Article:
The Sneakers That Brought Me Down to Earth
Maggie Lijun Duan (+Video)
Guess what? I could make a burrito in 15 seconds when I was working at Freshii. I wrapped 400 pumpkin pies at Thanksgiving when I was working at a bakery. I changed over 15 diapers a day when I was working at a daycare. In 2014, as a waitress at a dumpling restaurant during the winter solstice—the busiest day of the year—I met a customer who became my husband.
I was walking by the lakeshore. A nice calm day. A lady passing by said, “I love your shoes!”
“Thank you,” I replied with some surprise. My shoes were a pair of sneakers I had never worn before. White with black trim, plain with soft soles. My mom bought them for me when I was on a visit to China. They were unfashionable and not a designer brand, so I told her I didn’t want them, but she insisted. When I came back to Toronto, I put the “no name” sneakers away.
This day, I was organizing my shoes and found the sneakers still in the suitcase. I tried them on. They felt great. That’s when I went for a walk. The woman’s compliment made me think of my mom. I started to reflect on our relationship which was bittersweet. We used to hang out and have a lovely time together, but she thought I had betrayed her when I decided to move to Canada to be reunited with my father who later remarried.
Unfortunately, in Canada, the relationship with my father broke down. I moved out of his place and started life on my own, renting a room in a small house along with five other roommates and the landlord’s family. In my attic room, through a small window, I could see the beautiful blue sky that always gives me hope after a long day between work and school. Looking down at these sneakers made more memories flood back, memories of how difficult life was for a newcomer.
My first time in Tim Horton’s, I was so confused when the person in front of me ordered a “double-double”. Hmm…I had never learned that in my English class. Another time, in a sandwich bar, instead of asking for “mushrooms” with my sandwich, I accidentally asked for “washrooms” with my sandwich.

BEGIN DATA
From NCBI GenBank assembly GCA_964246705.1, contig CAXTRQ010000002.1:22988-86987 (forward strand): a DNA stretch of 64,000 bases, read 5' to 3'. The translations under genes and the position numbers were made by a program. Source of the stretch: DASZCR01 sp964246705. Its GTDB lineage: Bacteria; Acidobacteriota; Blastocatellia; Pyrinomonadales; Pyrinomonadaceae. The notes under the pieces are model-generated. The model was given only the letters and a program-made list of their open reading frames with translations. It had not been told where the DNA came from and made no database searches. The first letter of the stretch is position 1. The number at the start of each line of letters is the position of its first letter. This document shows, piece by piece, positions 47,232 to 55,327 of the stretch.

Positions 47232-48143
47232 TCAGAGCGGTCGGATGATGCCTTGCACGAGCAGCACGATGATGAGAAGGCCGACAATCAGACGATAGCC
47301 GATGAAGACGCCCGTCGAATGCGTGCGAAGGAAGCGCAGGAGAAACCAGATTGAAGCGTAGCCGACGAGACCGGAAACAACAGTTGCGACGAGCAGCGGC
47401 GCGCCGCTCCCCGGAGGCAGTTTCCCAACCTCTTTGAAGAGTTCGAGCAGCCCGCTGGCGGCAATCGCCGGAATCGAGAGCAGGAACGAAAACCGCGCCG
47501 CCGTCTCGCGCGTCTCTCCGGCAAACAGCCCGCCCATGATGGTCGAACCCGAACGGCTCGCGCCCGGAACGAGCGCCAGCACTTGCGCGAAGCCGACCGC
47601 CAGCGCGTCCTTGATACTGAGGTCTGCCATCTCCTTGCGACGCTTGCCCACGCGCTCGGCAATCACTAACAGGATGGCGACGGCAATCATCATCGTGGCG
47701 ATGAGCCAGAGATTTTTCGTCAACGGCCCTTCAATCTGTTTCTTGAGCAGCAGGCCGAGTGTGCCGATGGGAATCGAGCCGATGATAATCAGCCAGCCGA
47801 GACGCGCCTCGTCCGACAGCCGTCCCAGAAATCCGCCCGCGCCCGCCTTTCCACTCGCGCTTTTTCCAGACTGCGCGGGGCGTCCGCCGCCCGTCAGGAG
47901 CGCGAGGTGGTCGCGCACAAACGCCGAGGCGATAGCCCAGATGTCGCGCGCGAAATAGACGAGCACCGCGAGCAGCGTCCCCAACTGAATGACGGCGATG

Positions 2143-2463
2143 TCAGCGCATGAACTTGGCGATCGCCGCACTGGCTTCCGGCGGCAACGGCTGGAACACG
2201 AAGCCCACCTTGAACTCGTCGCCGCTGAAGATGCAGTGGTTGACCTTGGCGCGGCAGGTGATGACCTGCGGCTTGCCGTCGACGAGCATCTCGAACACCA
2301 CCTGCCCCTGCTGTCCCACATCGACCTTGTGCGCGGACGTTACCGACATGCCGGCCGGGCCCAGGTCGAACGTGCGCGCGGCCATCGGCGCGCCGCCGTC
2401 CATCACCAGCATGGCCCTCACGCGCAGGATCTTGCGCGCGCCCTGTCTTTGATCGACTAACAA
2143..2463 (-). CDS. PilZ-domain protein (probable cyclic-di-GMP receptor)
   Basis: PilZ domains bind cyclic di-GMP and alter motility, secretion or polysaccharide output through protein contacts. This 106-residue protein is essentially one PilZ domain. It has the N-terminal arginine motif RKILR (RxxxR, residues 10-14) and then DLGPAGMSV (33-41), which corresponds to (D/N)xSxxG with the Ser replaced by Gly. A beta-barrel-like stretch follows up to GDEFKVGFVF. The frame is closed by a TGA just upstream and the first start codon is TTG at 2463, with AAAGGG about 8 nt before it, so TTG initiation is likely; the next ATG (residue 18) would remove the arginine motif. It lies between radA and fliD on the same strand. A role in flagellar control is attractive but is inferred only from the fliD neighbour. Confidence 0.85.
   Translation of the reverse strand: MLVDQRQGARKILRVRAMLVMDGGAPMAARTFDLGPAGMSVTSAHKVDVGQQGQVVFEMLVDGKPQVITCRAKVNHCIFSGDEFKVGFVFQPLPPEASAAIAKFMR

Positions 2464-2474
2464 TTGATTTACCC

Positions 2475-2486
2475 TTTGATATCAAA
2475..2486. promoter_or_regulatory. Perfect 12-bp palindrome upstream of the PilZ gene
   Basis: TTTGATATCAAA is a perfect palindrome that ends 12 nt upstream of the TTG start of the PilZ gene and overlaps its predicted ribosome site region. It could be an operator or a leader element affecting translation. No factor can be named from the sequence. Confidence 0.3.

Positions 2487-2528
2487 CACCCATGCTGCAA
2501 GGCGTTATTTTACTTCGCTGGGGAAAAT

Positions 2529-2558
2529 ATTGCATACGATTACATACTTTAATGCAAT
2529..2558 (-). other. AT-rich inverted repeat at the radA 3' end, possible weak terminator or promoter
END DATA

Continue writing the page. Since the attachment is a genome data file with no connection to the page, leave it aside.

At school, where I studied sports journalism, and afterward, in my internship, I worked hard. However, at the end of my internship, they were experiencing layoffs. I could not get hired. I felt angry and ashamed because I could not overcome my Chinese accent and could not continue my journalism career, but I did not give up. I made a big decision to jump out of my comfort zone. I refused a Chinese media offer. I realized that I wanted to live and work in a multicultural community. While employed in a childcare setting, I went back to school at night to study Early Childhood Education. I also got trained to be a yoga teacher. Frankly, this time was not easy. Although it left me frustrated and exhausted, I am proud of the multiple skills I have gained over the years.
I could make a burrito in 15 seconds when I was working at Freshii. I wrapped 400 pumpkin pies at Thanksgiving when I was working at a bakery. I changed over 15 diapers a day when I was working at a daycare.
Once, I worked at a dumpling restaurant. The owners took advantage of me because I didn’t know how much I should get paid legally. They only paid me $6 per hour plus no tips. But guess what? On the day of the winter solstice, the busiest day of the year—it’s traditional in my culture to eat dumplings then—I met a customer who became my husband three years later.
In 2017, when I found out my mother could attend my wedding in Niagara-on-the-Lake, I cried tears of joy.
I now realize that the ups and downs I experienced are the reasons I became the person I am today. A transformation was taking place in my mind which has made me much more down-to-earth. Perhaps that is why today I decided to wear this simple and comfortable pair of shoes when I was on my way to teaching. Yes. I started my own yoga small business called YogaTime, and I am tutoring Mandarin.
I hope to wear my sneakers to pick up my mom at Pearson Airport soon—if it’s not snowing.